"PORT ANGELES, Wash. — Anne Shaffer sits on the sandy shoreline of the Elwha River and looks around in amazement. Just two years ago, this area would have been under about 20 feet of water.
So far about 3 million cubic yards of sediment — enough to fill about 300,000 dump trucks — has been released from the giant bathtubs of sediment that formed behind the two hydroelectric dams upstream. And that’s only 16 percent of what’s expected to be delivered downstream in the next five years.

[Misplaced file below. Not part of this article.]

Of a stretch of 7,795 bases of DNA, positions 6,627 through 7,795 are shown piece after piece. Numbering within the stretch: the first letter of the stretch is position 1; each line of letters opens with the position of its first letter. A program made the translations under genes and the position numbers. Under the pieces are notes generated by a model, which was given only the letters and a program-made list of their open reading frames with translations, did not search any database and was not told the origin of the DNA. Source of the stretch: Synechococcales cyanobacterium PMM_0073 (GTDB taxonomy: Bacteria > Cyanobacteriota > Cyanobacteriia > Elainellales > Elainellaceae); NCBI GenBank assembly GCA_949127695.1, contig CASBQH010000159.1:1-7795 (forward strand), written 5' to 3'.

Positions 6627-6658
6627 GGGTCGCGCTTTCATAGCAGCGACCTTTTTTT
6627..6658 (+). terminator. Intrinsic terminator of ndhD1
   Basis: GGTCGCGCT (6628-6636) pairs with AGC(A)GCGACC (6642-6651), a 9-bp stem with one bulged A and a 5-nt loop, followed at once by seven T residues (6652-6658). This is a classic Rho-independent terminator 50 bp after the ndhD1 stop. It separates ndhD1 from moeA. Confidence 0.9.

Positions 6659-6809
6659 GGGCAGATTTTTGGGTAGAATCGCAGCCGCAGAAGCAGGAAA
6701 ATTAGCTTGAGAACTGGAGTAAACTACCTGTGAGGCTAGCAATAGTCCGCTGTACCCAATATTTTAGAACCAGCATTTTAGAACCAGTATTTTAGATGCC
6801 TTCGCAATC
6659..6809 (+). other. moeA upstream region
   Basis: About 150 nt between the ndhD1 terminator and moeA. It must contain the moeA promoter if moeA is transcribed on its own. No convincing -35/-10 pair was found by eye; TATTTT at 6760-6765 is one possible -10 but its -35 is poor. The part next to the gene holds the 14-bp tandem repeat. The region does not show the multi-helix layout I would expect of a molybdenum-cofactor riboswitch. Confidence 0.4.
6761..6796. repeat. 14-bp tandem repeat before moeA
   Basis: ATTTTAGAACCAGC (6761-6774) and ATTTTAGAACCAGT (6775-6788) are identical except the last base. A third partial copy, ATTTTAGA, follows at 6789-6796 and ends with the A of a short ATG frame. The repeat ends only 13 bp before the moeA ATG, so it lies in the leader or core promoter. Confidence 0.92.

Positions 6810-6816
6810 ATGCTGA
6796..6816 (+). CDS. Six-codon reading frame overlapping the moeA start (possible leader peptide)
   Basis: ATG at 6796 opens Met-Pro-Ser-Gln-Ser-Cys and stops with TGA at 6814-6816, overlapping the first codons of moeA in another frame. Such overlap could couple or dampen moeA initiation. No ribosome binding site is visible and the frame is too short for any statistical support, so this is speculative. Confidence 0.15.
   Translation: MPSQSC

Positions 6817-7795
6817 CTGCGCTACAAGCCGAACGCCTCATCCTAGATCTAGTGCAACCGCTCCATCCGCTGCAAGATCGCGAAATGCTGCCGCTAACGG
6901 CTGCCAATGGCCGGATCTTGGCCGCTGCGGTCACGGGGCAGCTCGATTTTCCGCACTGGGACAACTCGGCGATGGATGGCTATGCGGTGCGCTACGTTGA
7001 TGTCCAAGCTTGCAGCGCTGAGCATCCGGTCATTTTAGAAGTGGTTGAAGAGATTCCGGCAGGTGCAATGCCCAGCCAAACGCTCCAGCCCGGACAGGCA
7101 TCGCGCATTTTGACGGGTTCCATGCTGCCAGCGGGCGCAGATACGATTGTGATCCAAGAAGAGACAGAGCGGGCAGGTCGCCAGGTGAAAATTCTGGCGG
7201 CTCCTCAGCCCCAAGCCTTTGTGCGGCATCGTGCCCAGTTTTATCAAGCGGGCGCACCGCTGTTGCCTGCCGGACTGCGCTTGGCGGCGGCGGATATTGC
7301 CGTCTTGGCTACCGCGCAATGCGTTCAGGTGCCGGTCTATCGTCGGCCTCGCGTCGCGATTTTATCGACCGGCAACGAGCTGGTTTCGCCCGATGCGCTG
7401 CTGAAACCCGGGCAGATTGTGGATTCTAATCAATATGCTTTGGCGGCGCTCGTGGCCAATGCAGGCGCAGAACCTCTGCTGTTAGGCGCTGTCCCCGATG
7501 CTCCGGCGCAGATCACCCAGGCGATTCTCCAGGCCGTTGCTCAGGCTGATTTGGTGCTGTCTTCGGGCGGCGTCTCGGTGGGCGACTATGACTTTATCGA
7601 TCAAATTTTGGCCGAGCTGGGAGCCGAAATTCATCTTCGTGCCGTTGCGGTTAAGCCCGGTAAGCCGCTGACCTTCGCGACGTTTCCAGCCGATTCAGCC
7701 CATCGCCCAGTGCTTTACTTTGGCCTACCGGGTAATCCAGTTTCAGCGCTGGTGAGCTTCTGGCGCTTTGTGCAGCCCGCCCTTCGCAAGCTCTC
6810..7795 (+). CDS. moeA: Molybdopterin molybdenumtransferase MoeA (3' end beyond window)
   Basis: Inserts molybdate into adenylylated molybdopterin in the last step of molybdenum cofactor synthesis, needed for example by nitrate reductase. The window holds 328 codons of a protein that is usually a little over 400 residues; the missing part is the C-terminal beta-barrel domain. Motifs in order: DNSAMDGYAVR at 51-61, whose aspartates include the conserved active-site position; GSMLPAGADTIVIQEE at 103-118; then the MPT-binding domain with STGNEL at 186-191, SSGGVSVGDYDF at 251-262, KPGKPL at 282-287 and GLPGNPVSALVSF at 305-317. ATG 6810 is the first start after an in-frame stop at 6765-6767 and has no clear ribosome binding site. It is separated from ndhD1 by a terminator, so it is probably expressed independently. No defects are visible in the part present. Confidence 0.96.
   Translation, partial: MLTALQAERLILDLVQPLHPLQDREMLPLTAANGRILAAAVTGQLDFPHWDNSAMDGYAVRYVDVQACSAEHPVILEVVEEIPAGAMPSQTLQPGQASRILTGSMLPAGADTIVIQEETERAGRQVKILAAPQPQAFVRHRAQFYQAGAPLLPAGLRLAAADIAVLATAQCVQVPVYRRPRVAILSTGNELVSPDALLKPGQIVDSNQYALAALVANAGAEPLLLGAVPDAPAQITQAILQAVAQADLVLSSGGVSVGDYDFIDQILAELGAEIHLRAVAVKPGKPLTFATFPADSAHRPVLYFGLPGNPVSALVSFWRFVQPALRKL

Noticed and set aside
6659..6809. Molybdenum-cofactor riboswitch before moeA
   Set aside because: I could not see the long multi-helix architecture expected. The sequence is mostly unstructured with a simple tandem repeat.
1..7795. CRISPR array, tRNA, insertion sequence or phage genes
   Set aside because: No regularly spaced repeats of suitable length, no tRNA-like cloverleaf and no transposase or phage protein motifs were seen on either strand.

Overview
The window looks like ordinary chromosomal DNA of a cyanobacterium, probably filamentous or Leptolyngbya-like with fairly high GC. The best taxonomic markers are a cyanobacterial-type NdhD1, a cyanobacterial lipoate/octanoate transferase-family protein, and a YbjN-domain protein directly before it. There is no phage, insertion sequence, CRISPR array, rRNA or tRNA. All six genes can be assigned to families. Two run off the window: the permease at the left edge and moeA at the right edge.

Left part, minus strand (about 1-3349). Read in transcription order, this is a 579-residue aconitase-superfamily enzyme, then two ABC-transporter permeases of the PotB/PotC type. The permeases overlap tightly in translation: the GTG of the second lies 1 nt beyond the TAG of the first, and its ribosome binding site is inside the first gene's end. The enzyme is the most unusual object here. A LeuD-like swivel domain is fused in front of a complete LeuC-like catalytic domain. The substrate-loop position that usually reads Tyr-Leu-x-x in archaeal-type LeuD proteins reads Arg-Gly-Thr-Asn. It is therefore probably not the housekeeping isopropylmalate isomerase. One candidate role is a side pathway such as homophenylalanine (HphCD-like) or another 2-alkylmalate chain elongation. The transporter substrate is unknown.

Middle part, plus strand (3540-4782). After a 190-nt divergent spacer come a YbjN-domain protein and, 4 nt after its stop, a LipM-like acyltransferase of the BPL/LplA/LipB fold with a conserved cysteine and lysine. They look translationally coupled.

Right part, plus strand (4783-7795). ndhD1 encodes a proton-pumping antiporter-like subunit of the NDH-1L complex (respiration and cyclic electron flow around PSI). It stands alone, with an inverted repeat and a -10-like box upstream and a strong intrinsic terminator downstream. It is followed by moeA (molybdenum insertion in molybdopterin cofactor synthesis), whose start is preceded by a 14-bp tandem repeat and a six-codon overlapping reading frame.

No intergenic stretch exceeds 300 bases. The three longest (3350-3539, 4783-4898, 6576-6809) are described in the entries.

All of that sediment is already reshaping the mouth of the Elwha, which empties into the Strait of Juan de Fuca on the northern shore of Washington’s Olympic Peninsula."